Life magazine was iconic in its era. Time Inc. thinks the storied brand can be rebooted for a new era — as a virtual reality app.
On Tuesday, Time Inc. will unveil Life VR, a virtual reality and 360-degree video app available on both iOS and Android devices, as well as all other commercially available virtual reality headsets. Life VR will launch with three pieces of content. One is a guided, non-linear meditation experience called Lumen that leads users through breathing exercises before inviting them to plant and grow trees. It was developed with help from Walter Greenleaf, a research scientist at Stanford who specializes in medial applications for virtual reality. Another, “Defying the Nazis,” is a companion to a Ken Burns documentary of the same name premiering on PBS, meant to give viewers the experience of fleeing Nazi-occupied Europe. The third, “Fast Ride,” puts viewers in the cockpit of a Mazda 787 sports car.
According to Mia Tramz, Life VR’s managing editor, at least one brand-new virtual reality experience will be added to the app every month, with projects already lined up through the end of January 2017.
“What Life was, back in its day, is what VR has the potential to become,” Tramz said.
Even though it hasn’t been a weekly magazine in nearly 10 years, Life remains one of the Time Inc.’s most indelible brands. And while the company’s long-term goal may be to have certain Time Inc. titles launch their own VR operations, all VR content developed across the Time Inc. portfolio will live on this app for now, partly for the sake of convenience, and partly because the overall point of this new kind of video — to bring people to new places — mirrors Life’s original mandate.
For the moment, a lot of Time Inc.’s virtual reality content will be produced in partnership with third parties, though as the company ramps up its capability to produce 360-degree video, it expects to make more of that in-house.
How much it will ramp up its own VR capabilities is less clear. Despite clear interest from Facebook and Snapchat, a number of questions remain for both brands and publishers, which are nervous not just about VR’s prohibitive costs but about how many people are actually watching VR content. In May, Samsung announced that 1 million people had used its virtual reality headset, Gear VR, at least once in the space of a single month; estimates for how many VR headsets could be sold within 12 months of their release hover between 15 million and 16 million.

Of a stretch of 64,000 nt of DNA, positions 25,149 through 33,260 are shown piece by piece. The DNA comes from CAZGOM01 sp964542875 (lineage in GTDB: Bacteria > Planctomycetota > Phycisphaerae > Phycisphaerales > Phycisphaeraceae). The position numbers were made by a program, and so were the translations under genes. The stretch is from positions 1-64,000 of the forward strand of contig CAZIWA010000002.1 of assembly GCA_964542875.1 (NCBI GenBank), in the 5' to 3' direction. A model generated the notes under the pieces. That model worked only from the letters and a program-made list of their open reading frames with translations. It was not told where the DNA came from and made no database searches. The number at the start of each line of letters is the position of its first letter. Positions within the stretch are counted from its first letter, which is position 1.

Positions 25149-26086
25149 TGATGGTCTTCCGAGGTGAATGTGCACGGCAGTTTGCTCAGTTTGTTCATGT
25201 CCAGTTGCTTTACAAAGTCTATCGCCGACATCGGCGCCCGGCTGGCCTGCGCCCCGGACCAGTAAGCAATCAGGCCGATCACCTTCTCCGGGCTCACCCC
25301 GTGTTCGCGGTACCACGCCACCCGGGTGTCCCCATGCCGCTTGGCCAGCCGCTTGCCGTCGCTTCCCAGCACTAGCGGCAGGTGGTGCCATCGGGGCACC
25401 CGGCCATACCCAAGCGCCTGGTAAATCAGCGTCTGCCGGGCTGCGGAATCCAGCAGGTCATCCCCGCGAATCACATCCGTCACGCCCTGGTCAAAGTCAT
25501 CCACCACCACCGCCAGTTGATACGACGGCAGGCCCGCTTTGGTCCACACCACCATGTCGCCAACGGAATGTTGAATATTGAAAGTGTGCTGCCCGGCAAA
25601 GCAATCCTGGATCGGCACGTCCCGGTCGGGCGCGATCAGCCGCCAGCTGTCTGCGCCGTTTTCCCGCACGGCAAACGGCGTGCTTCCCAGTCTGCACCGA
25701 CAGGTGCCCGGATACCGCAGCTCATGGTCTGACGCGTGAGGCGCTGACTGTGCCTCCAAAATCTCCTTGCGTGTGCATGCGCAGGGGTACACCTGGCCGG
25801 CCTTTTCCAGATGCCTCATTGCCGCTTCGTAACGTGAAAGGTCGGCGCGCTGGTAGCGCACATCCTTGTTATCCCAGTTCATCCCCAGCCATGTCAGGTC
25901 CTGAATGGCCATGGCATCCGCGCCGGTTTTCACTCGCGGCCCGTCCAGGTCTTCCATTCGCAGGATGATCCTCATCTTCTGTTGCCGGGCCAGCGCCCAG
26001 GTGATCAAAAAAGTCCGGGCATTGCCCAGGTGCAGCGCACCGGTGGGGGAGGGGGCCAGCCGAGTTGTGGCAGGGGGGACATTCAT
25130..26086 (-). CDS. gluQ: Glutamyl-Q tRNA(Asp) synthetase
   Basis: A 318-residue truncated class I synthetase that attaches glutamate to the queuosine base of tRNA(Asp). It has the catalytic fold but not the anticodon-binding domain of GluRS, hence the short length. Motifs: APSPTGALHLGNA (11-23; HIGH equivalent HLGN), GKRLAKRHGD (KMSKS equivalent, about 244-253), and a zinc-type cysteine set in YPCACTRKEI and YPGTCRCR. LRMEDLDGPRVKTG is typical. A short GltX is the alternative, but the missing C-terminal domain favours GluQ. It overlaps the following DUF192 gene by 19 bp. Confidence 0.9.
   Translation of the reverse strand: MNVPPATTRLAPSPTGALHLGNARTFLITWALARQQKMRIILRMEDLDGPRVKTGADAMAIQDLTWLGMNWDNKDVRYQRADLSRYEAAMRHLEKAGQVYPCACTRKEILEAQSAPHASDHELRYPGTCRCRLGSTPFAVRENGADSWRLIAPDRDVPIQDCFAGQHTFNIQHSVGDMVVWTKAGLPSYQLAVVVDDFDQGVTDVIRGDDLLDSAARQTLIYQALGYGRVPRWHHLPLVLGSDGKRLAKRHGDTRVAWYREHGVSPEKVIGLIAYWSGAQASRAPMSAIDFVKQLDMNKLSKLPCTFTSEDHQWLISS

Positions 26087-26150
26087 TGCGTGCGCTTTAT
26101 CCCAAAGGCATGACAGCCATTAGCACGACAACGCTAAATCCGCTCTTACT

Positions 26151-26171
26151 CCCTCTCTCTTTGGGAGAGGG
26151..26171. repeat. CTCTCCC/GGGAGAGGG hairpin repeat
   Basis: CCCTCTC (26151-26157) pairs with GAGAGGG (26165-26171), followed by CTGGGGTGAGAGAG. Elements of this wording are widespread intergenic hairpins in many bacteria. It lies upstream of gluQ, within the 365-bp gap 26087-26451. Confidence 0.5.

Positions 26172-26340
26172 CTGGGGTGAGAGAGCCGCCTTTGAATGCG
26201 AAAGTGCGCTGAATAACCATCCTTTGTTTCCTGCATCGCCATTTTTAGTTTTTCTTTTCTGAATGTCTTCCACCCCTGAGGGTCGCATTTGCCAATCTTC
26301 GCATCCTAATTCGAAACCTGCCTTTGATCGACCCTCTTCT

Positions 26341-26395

“The hurdle for viewership is real right now. There’s no doubt about that,” Tramz said. “I think to some extent the viewership will determine where we go. But there will always be a place for big, ambitious VR projects that themselves merit being built and viewed.”
The launch comes with Time Inc. still grasping its way toward being a digitally-focused media company. Joe Ripp, the Time Inc. vet who brought the company through its spin-off from Time Warner, departed last week. It has gone through numerous rounds of layoffs, including more than 100 last month, and it cut its guidance in its most recent earnings report.
The move also adds Time Inc. to a long list of major publishers that have waded into virtual reality and related mediums like augmented reality and 360-degree video. Some of these publishers, the BBC, for example, have been tinkering with the formats long enough to have identified a few best practices. That, rather than a new revenue stream or a new distribution platform, is one of the immediate goals for Tramz and Life VR.
“I really see myself as someone building up internal knowledge,” she said. “Eventually, we’ll have a bunch of VR gurus at our titles.”